Film Review – Creep
So, I’ve written a little about found footage films in the past, but I think it’s time to address the controversy head on. (There’s not really any controversy other than some people hate them and other people just keep saying the form is dead. “Controversy” just sounds better than “something only a handful of people complain about a lot.”) I like them. I think it is a good way for filmmakers to explore an idea on the cheap, and I’ve seen some pretty good ones: The Blair Witch Project and The Bay are just two examples among many. Yes, found footage has been done a lot, but whatever; a good movie is a good movie. I will admit, however, that not all found footage movies are equal, and I would like to lay down some rules of things I like to see.
1) Keep the shaky cam to a minimum. I don’t care if it is not realistic; I will like your movie better if I don’t want to throw up.
2) The logic behind why someone has a camera in his or her hand at that moment should be sound.
3) If the footage looks edited, there should be a plausible reason why.
4) Don’t just rehash The Blair Witch Project. This should go without saying, but I just watched a recent found footage horror film by a reputable director that just did that. You can safely assume everybody has seen Blair Witch and will notice what you are doing. Originality matters (or should matter) in filmmaking in general, but it’s especially important here when the barrier to entry is so much lower than other types of films.
I’ll keep watching and enjoying found footage horror films as long as folks mostly obey the rules. And hell, I’ll take a rule-breaker if they give me something good and at least moderately scary. Anyway, the whole reason I am writing about this is because I watched – and enjoyed – a film just hitting Netflix directed by Patrick Brice called Creep that uses this format to create something really weird and more than just a little creepy.
Aaron (Patrick Brice) is a guy with a video camera who has answered a Craigslist ad to film Josef (Mark Duplass) for the day. Josef, it turns out, is a cancer survivor who has been diagnosed with a brain tumor, and would like to create a film for his unborn child in case he doesn’t make it. This seems pretty reasonable to Aaron, although he’s a little put off by Josef’s alternating manic energy and need for hugs. Things get weird right away though when Josef strips down to take a bath with an invisible child-to-be. Aaron is confused, but the money is good, so he does his best to put up with Josef as he gets weirder (and creepier) throughout the day. And that’s all I’m going to say about that. I knew almost nothing going into this, and I think not knowing where things were going was crucial to the enjoyment of the story.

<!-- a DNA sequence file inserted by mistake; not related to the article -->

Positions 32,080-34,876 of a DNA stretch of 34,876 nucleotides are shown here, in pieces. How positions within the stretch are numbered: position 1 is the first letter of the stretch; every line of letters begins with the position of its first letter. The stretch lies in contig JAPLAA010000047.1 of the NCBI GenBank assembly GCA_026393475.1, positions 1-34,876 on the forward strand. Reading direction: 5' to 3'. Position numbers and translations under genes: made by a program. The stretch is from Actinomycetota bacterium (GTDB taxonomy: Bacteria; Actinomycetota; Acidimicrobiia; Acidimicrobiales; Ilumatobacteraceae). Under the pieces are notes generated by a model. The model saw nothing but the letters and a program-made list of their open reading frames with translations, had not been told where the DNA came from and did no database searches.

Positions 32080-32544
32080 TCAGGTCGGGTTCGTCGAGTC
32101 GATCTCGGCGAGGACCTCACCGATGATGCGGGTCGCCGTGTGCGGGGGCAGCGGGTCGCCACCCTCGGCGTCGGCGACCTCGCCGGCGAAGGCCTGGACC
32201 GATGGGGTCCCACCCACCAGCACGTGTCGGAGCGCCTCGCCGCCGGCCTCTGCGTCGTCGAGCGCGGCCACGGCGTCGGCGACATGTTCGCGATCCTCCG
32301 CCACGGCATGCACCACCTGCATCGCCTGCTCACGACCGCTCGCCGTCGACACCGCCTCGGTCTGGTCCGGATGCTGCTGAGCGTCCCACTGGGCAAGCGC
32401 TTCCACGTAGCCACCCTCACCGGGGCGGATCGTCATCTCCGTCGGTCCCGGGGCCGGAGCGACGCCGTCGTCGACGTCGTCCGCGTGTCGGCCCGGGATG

This is a really weird little film. Both Brice and Duplass share the writing credit, and one of the producers is Jason Blum who produced the Paranormal Activity films. Duplass is known for his acting, but also for directing mumblecore movies with his brother. And yeah, this is kind of a mumblecore horror film, whatever that means. But what it comes down to is this is a film that manages to be both funny and really strange. A lot of people make the mistake of thinking they can just dive into making a horror film, but it’s not that easy. Pacing is crucial, because you need to build up tension throughout the entire film. You can’t just have 60 minutes of people hanging out and then 20 minutes of blood and gore. And it is especially complicated when you throw humor into the mix. The pacing works here, which is good because the film goes to some really awkward and weird places. I can see some people not buying into the premise because of the oddity of it all. Occasionally, I was more “What the hell is that?” than “WHAT THE HELL IS THAT!” but for the most part, I let myself believe in this world.
There are a couple of things that work against it though. One is there was a regularly scheduled jump scare about every 10 minutes, and the nature of those scares was kind of silly. The creepiness of the film had nothing to do with that kind of rapid movement nonsense. Also, the logic behind why Aaron would pick up the camera at some moments was not clear. In one frame the camera would be on him and the next it would be in his hand without any clear idea of how it got there. It’s super distracting and happens a lot here. In general however, I found this to be a fun and enjoyably strange movie. Check it out if you are looking for something a little different than your standard horror fare.